The statistical results are shown on screen and are written into a file named as *.TXT. The labels for axis can be input from text boxes, Graphical labels. CARD runs and determines the best number of ln-transformation. The best fitted coefficients, α and β are reported with standard errors and t-test for the statistical tests of the fitted parameters. Coefficient of determination (R2), F-test, root mean square error (RMSE) (Janssen and Heuberger 1995) and model efficiency (ME) (Nash and Sutcliffe 1970) are calculated. R2 and F-test are based on a multiple linear regression with the transformed data, while RMSE and ME are, respectively, defined as:

and,

where O is the observed response value, P is the predicted response value. Ō is the mean of observed response values. It should be noted that the ME and R2 have identical values.

Figure 1. The input data is in a two-column text formatted file (top right) and the files are named as *.ARD (top left).

The maximum value of stimulation and the dose at which the maximum stimulation is researched are reported (Figure 2). The doses for p% reduction are also calculated. While p = 0, 50 and 100 are reported, user can select a p% from a dropdown menu for calculating the corresponding dose. The dose for 50% reduction is suggested as a measure of the inhibition potency of an allelochemical or the sensitivity of the testing organism to the allelochemical (Liu et al. 2003).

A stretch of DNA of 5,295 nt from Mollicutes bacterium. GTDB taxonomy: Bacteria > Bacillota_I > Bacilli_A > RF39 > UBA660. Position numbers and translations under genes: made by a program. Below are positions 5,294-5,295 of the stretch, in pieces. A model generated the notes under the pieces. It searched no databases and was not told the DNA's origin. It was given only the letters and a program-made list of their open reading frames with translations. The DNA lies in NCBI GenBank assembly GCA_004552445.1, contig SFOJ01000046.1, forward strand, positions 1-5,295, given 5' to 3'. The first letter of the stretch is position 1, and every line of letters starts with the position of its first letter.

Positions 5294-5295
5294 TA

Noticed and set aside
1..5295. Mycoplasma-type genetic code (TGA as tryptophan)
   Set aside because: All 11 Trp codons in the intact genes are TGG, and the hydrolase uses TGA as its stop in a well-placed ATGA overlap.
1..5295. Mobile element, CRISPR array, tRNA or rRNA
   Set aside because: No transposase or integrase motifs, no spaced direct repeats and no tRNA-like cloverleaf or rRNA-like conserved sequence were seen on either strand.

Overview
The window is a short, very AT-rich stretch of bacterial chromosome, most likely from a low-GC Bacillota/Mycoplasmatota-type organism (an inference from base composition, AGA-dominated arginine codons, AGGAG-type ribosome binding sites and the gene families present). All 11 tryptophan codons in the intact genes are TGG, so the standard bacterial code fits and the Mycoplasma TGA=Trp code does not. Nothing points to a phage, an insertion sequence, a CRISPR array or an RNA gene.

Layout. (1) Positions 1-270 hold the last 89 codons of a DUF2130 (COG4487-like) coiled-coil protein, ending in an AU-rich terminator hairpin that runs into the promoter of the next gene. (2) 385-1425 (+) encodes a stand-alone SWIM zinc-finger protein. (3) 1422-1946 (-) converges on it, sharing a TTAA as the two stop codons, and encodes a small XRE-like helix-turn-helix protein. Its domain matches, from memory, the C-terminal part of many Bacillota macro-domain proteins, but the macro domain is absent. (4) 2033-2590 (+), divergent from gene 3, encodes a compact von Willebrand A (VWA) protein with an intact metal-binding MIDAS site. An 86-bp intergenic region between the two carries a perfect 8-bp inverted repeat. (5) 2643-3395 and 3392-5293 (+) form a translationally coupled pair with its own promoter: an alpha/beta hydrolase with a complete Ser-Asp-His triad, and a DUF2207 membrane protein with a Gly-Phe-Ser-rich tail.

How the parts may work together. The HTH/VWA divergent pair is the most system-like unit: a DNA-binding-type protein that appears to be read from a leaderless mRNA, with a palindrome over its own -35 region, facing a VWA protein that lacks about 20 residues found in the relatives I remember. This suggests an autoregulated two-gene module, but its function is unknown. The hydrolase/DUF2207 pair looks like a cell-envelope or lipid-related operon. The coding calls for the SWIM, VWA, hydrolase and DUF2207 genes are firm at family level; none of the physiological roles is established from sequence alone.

The user can view the graphics showing the observed and predicted values with both actual doses and transformed doses (g(D), see Liu et al. 2003). While at the default, the predictions at the best fitted ln-transformation are plotted and the user can view the predicted and observed values with a given number of ln-transformations.

The predictions with various values of doses are also calculated and listed on screen and in the output file.